At long last, the legendary never-completed Tom Baker story, “Shada”, has been released on DVD. It’s been packaged together with the documentary, “More Than 30 Years in the TARDIS”, as well as a heap of extras, in a three-disc set called Doctor Who: The Legacy Collection. And a pretty awesome collection it is.
“Shada”, written by Douglas Adams, was intended to be the final story of the 17th season of Doctor Who in 1980. Due to industrial action, it was never completed and thus not aired as part of that season. In 1992 it was released on VHS with Tom Baker providing a slightly OTT linking narration to fill in the gaps left by the unshot scenes. This story has achieved legendary status simply because it remained unseen for such a long time. But does it actually hold up?
The Doctor (Tom Baker) and Romana (Lala Ward) go to visit a retired Time Lord named Professor Chronotis, who lives and teachers at Cambridge. Arriving at the same time, is the power-hungry Skagra and his mind-stealing sphere. Skagra is after a book that Chronotis brought with him from Gallifrey — The Worshipful and Ancient Law of Gallifrey. This book will allow Skagra to get to Shada, a prison set up by the Time Lords, where he intends to locate one of the inmates, a powerful Time Lord criminal named Salyavin. Skagra needs Salyavin’s mind in order to carry out an audacious plan. Can the Doctor stop him?
“Shada” is certainly not the best Baker-era story, but it is very watchable. At its heart is a really interesting concept that sometimes gets lost in the plotting and humour. The story has a fair bit of typical Adams humour (a la The Hitchers Guide to the Galaxy), which doesn’t always suit the story. But when it does hit the mark, it does so superbly — as with the confusion of tenses that Chronotis has when referring to himself, or when he says:
“Think of me as a paradox in an anomaly, and get on with your tea.”
It is rather good to see Tom Baker’s Doctor is top form. His interaction with Romana is particularly good. The guest cast are all great, particularly Denis Carey as Professor Chronotis. Production values on this story, however, are not so great, with a particularly dodgy costume for Skagra and a mind-sapping sphere that is wholly uninspiring.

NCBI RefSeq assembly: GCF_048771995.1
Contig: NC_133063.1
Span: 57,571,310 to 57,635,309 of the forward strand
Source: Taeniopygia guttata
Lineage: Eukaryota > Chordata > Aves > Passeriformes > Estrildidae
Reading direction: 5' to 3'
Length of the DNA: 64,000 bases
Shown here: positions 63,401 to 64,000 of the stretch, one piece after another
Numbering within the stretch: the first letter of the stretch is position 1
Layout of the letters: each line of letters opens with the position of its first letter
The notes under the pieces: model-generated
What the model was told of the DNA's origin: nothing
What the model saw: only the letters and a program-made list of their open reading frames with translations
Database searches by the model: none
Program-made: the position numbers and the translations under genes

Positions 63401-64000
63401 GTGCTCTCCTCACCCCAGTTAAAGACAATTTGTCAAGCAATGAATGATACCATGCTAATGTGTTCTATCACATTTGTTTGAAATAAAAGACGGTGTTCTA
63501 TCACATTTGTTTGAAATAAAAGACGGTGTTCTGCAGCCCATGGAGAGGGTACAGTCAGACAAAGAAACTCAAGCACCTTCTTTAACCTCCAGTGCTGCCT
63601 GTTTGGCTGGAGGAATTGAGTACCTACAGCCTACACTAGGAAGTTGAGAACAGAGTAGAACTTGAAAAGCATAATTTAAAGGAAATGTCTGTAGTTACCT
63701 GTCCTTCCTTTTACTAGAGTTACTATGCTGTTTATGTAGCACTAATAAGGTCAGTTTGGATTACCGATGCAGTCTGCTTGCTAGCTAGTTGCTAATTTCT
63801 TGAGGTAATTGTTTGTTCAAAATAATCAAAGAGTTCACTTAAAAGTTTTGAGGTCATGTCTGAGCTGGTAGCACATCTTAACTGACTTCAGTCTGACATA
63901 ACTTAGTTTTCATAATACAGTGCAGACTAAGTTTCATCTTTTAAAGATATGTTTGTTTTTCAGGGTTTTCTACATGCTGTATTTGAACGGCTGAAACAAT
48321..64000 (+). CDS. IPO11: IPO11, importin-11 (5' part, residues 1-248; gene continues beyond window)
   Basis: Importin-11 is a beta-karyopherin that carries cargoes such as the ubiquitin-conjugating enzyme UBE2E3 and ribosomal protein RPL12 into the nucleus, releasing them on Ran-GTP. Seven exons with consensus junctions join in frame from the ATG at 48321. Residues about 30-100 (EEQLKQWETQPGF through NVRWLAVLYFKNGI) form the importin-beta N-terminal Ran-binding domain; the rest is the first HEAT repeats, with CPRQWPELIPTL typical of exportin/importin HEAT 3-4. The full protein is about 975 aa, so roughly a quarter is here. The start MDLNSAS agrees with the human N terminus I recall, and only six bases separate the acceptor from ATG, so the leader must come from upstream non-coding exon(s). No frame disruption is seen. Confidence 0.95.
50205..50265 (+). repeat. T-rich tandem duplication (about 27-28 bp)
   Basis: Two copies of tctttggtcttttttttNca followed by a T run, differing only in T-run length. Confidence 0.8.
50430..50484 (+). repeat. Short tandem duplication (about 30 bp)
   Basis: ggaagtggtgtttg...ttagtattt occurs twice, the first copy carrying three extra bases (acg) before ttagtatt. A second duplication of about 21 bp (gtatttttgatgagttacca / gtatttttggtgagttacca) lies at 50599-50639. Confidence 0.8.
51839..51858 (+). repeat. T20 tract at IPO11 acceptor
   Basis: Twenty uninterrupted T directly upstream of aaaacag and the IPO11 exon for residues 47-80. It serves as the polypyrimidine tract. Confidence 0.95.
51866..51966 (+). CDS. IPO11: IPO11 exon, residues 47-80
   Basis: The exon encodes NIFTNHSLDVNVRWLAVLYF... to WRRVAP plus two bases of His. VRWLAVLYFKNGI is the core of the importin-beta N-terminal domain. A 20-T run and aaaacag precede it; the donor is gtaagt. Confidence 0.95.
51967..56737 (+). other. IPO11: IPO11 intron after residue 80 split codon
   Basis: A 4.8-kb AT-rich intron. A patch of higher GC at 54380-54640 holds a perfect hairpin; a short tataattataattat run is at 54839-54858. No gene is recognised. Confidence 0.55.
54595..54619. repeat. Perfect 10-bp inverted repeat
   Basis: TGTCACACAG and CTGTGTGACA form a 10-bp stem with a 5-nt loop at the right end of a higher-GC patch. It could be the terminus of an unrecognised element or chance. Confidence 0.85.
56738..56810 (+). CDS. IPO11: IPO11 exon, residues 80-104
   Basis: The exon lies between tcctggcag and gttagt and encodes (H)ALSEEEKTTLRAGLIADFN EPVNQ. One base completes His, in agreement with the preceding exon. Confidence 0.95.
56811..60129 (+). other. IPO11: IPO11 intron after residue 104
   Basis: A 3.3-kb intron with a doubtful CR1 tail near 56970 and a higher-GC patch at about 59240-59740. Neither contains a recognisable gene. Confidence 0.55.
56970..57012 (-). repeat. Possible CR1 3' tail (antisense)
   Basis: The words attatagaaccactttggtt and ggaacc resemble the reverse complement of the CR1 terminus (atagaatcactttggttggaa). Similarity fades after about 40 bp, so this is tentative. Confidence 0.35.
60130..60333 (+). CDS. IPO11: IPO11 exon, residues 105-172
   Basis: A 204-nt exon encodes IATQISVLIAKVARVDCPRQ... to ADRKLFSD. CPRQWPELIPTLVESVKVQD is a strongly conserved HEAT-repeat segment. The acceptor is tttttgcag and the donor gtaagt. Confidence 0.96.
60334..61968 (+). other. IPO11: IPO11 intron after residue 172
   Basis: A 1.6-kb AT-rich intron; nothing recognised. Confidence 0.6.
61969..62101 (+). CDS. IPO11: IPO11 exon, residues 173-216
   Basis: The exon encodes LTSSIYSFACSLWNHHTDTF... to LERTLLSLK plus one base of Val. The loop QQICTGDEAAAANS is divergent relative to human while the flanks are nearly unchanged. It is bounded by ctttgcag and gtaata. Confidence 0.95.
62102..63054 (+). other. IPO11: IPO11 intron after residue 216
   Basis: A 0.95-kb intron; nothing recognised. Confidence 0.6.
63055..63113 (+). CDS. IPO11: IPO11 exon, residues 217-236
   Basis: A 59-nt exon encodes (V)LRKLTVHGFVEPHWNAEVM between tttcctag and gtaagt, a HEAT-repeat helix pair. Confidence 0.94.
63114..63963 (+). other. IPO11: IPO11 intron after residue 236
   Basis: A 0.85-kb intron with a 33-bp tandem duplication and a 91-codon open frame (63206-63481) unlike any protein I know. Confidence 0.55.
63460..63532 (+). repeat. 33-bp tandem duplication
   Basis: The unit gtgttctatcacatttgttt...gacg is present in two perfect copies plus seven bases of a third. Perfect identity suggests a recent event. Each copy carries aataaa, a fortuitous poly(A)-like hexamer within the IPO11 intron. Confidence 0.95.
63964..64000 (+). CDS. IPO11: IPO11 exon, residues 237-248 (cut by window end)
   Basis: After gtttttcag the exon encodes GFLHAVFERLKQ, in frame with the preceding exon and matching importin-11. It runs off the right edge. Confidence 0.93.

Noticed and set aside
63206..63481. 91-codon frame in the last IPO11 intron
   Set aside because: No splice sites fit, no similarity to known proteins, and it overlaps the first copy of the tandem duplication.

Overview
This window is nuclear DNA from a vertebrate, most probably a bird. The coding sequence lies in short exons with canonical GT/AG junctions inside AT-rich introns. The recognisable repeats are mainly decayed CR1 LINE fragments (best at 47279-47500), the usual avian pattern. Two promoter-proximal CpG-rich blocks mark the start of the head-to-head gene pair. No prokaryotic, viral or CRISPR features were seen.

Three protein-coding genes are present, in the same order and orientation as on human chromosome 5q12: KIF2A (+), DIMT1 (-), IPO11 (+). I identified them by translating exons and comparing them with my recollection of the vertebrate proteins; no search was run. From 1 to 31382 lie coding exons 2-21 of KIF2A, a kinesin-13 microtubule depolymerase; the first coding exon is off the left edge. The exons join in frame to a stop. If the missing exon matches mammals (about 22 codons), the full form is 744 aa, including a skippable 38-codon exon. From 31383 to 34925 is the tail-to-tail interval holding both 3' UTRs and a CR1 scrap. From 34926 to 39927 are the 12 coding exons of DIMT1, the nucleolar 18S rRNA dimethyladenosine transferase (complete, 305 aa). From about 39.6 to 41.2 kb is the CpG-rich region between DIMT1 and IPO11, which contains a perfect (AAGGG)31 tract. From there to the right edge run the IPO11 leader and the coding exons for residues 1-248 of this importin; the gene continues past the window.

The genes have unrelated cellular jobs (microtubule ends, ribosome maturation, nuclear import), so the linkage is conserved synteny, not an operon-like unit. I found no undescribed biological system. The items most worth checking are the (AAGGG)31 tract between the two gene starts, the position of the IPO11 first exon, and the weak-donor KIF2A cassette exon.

The “Shada” discs also have many fine extras, although the lack of a commentary is disappointing. Extras include a making-of doco, a history of the impact of industrial action on Doctor Who, and “Being a Girl”, an examination of how women have been represented in the series. Also included is the animated webcast of the audio version of “Shada” produced by Big Finish Productions in 2003. The animation is very limited but quite watchable. It is a rather interesting production that replaced Tom Baker with Paul McGann’s eighth Doctor, and cleverly reunited him with Romana and K-9. It is accessed as Flash files via computer. I would have much preferred a conversion to DVD so I could watch it on a television screen.
“More Than 30 Years in the TARDIS” is an extended version of the 1993 Anniversary Documentary about Doctor Who. It is quite an excellent, comprehensive doco, that even includes the 1960s Dalek feature films. There are a lot of extras on this disc as well. My personal favourite is “Remembering Nicholas Courtney”, but there’s lots of great stuff here, including a superb little Easter Egg about Verity Lambert that is well worth searching for — go on, look for it… it’s not hard to find.
All up, this is another excellent Doctor Who release.
Doctor Who: The Legacy Collection is released on DVD in Australia by Roadshow Entertainment.
Catch ya later, George
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